James Rodney Schlesinger

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James Rodney Schlesinger was born in New York City on February 15, 1929.

Schlesinger has served as the Secretary of Energy under James Earl Carter, Jr. (1977-79); Assistant to the President (1977); Secretary of Defense (1973-75); Director of the Central Intelligence Agency (1973); Chairman of the Atomic Energy Commission under Richard M. Nixon (1973); Acting Deputy Director, Bureau of the Budget (later OMB), and Assistant Director (1969-71); Director of Strategic Studies (1967-1969) and Senior Staff Member (1963-1967), RAND Corporation; Consultant, U.S. Bureau of the Budget (1967-68); Consultant, Board of Governors of the Federal Reserve System (1962-63); and an Academic Consultant, U.S. Naval War College (1957).[1][2]

Schlesinger serves as a Consultant to the U.S. Department of Defense; is a member of the Defense Policy Board; is a Commissioner on the U.S. Commission on National Security/21st Century / Hart-Rudman Commission; is a member of the Panel to Assess the Reliability, Safety, and Security of the United States Nuclear Stockpile; a member of the Threat Advisory Committee, Department of Defense; is a member of the Global Position System Independent Review Team, U.S. Air Force; is a member of the Advisory Committee, National Nuclear Security Administration, Department of Energy; and, most recently, on June 11, 2002, was appointed by President George Walker Bush to the Homeland Security Advisory Council.[3]

He has also served on the President's Commission on Strategic Forces (1982-83); the Governor's Commission on Virginia's Future (1982-84); and the President's Blue Ribbon Task Group On Nuclear Weapons Program Management, serving in the capacity of Vice Chairman (1984-85).[4]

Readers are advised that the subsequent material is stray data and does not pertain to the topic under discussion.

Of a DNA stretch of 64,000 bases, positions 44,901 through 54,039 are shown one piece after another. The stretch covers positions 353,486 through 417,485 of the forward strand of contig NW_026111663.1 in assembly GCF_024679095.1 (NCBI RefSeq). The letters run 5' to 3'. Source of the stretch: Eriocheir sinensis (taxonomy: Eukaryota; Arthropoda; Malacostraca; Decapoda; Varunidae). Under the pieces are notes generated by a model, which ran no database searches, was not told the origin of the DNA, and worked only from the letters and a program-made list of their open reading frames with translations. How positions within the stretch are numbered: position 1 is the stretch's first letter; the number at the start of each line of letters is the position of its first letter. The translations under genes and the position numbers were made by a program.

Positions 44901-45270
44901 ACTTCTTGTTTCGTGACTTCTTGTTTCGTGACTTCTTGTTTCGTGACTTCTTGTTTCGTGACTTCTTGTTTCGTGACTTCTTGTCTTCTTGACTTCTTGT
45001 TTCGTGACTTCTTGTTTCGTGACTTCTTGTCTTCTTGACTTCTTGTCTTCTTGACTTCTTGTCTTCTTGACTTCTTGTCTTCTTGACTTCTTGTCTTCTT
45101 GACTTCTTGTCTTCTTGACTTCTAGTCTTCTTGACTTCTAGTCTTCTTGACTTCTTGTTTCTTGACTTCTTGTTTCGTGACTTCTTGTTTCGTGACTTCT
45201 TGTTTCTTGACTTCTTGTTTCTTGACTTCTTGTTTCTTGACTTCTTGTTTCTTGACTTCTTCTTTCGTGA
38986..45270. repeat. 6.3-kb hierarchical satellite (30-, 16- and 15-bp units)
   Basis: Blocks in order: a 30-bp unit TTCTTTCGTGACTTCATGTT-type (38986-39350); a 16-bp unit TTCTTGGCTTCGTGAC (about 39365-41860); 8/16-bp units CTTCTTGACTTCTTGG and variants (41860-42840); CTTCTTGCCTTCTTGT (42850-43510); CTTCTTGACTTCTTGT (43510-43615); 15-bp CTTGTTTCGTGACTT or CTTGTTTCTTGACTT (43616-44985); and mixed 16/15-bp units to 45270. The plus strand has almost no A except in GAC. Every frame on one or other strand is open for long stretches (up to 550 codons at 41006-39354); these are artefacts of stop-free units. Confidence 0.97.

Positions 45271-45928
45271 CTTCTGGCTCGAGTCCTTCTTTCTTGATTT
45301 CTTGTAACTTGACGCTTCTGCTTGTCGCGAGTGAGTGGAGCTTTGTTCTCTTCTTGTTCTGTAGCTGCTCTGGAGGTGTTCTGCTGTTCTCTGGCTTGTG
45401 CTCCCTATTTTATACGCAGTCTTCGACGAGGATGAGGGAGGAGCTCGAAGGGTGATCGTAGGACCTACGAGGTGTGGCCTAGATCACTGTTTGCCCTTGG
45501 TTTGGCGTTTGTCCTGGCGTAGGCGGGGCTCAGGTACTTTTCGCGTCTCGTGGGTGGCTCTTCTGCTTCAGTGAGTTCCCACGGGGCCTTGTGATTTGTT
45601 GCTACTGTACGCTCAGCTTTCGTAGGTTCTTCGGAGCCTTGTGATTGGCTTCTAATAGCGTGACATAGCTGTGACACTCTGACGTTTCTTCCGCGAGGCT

Schlesinger is currently the Chairman of the Board of Trustees of the MITRE Corporation; a Senior Advisor for Lehman Brothers; Publisher of The National Interest; a Director of BNFL, Inc., Peabody Energy, Sandia Corporation, Seven Seas Petroleum Company, and Chairman of the Executive Committee of The Nixon Center.[5][6]

He is a Counselor and Trustee of the Center for Strategic and International Studies; Fellow at the National Academy of Public Administration; a member of the American Academy of Diplomacy; a Fellow, Phi Beta Kappa Fellows; a Trustee of the Atlantic Council, Center for Global Energy Studies, and the Henry M. Jackson Foundation.[7] Schlesinger is also a member of the Board of the Belfer Center for Science and International Affairs at the John F. Kennedy School of Government at Harvard University.

Mr. Schlesinger co-chaired a task force sponsored by the Council on Foreign Relations (CFR) addressing the issue of a post-war Iraq. The report generated is called "Iraq: The Day After."

Also see related article: Thomas R. Pickering and James R. Schlesinger, Weighing the Price of Rebuilding Iraq, The New York Times, April 12, 2003.

Most recently, on June 25, 2003, Schlesinger and co-chair Thomas R. Pickering were noted in a CFR press release about the post-war Iraq task force: "U.S. Should Provide Iraqis and Americans With a More Coherent and Compelling Vision for Iraq's Political Future. Experts Urge President to Deliver Major Address to the Nation on Importance of Getting the Job Done Right in Post-War Iraq."

"Mr. Schlesinger is the author of the Political Economy of National Security, 1960, America at Century's End (Columbia University Press), 1989, and numerous articles. He has been awarded eleven honorary doctorates. Mr. Schlesinger is the recipient of the National Security Medal as well as five departmental and agency medals. He is the winner of the Dwight D. Eisenhower Distinguished Service Medal, the George Catlett Marshall Medal, the H.H. Arnold Award, the Navy League's National Meritorious Citation, the Military Order of the World Wars Distinguished Service Award, the Jimmy Doolittle Award, the William Oliver Baker Award, and the Henry M. Jackson Award for Distinguished Public Service."[8]

At Harvard University, Schlesinger received: AB summa cum laude, (1950), AM (1952), Ph.D. (1956). He was an Assistant and Associate Professor, University of Virginia 1955-63.[9]

Resources and articles

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  1. Board, Energy Institute of the Americas, accessed October 25, 2007.